Space observatories from Asia

Hinode's image of the Aug 21 eclipse, courtesy of JAXA.

This week, the scientific importance of both earth-based and space-based observatories was demonstrated when instruments all over the world detected the merger of binary neutron stars. This ground-breaking discovery, which marked the first time gravitational waves have been detected from such an event, was made possible not only because of astronomical technology, but also because of international collaboration and corroboration of data.

Here are Asia’s space observatories, most of which have been used to contribute to international efforts at astronomy and cosmology.


Dark Matter Particle Explorer (DAMPE), or Wukong

Named Wukong after Journey to the West’s fabled Monkey King, DAMPE is China’s first space observatory launched on 17 December 2015. A collaboration between universities in Italy, Switzerland, and China, DAMPE’s purpose is to detect high energy gamma rays, electrons and cosmic ray ions. Operating at a sun-synchronous orbit, it weighs approximately 1,900 kg, with five payloads including a neutron detector, an imaging calorimeter, and scintillator based hodoscope array. So far, DAMPE’s findings have not yet been published, although the Chinese Academy of Sciences (CAS) says it has collected a significant amount of data.

Hard X-ray Modulation Telescope (HXMT), or Insight

Launched in June 2017, HXMT is the second of China’s space telescopes and its first X-ray observatory weighing 2,800 kg. Also operating at a sun-synchronous orbit, it contains three major payloads – high, medium, and low energy X-ray telescopes. Its mission is to study transient X-ray sources on the galactic plane, examine strong gravitational or magnetic fields, and detect gamma-ray bursts. HXMT is generally regarded to be extremely useful in covering a large area; CAS recently announced the HXMT detected gamma ray bursts following international news of the neutron star merger, although details have not been revealed.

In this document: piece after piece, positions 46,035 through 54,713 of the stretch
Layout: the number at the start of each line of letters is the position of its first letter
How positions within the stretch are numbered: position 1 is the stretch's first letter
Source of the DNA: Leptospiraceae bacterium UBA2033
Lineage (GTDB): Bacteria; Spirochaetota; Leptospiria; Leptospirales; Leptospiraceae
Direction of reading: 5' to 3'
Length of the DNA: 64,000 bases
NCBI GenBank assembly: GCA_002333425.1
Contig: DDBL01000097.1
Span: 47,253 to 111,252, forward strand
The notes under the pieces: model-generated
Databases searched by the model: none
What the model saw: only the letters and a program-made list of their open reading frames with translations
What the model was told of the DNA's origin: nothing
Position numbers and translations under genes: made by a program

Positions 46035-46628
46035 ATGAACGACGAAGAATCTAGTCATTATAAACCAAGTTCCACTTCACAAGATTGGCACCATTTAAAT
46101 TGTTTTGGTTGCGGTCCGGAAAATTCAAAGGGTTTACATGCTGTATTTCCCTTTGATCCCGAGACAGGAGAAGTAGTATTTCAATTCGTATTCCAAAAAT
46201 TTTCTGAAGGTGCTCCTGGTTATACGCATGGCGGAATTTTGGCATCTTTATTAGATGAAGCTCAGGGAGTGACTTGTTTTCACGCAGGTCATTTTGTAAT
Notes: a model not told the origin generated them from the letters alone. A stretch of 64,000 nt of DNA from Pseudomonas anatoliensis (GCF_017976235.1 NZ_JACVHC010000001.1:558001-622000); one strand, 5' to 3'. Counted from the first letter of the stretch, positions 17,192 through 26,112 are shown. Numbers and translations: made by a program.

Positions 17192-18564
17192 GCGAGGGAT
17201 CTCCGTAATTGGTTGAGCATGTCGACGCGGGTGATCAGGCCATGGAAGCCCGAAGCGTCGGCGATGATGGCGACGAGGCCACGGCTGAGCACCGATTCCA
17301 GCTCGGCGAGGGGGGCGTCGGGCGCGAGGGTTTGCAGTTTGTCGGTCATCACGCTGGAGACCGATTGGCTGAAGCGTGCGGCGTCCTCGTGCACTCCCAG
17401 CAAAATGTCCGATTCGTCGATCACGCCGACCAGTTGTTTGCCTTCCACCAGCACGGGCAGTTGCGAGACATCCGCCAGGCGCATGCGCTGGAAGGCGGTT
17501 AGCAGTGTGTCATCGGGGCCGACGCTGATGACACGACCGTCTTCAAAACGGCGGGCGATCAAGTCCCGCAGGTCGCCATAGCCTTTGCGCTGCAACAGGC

AstroSat is India’s only operational space observatory, launched on September 28 2015 to a Low Earth Orbit (LEO), and weighing 1,515 kg. Its six payloads are an Ultra Violet Imaging Telescope, a Soft X-ray imaging Telescope, a low-resolution X-ray imager known as the LAXPC Instrument, a gamma-ray burst detector the Cadmium Zinc Telluride Imager (CZTI), a Scanning Sky Monitor (SSM), and a Charged Particle Monitor (CPM). AstroSat is a multi-purpose observatory, aiming to study celestial sources in X-ray, optical and UV spectral bands simultaneously. AstroSat’s findings, especially in the field of gamma-ray burst detection, have been studied along with that of other space telescopes such as NASA’s Chandra and Hubble. 


Hisaki, or SPRINT-A

A small satellite launched in September 2013, Hisaki is an ultraviolet astronomy satellite weighing only 340 kg, and was lofted on the maiden flight of Japan space agency JAXA’s solid fuel Epsilon rocket. With a design life of 1 year, the satellite is still operational today, four years on. Hisaki carries an extreme ultraviolet spectrometer to study the atmospheres and magnetospheres of the planets in our solar system, and is working with NASA’s Jupiter probe Juno to collect data. So far, the satellite has discovered the influence of solar winds on Jupiter’s inner magnetosphere, along with other characteristics of Jupiter such as its auroras.

Hinode, or SOLAR-B

Launched in September 2006, Hinode is a 700 kg satellite carrying two telescopes and one spectrometer, with an aim to study the magnetic fields of the sun. Developed jointly by Japan, the US, and the UK, with each instrument containing components from the three countries. Its SOT (Solar Optical Telescope), for example, contains a focal plane developed by Lockheed Martin, while its XRT (X-ray Telescope) was designed and built by Smithsonian Astrophysical Observatory (SAO). Besides providing valuable images, such as of the August 21 eclipse and a transit of Mercury across the sun, Hinode has also detected solar flares, and discovered that the sun’s 11-year cycle of polar field reversal occurs only at its North Pole.



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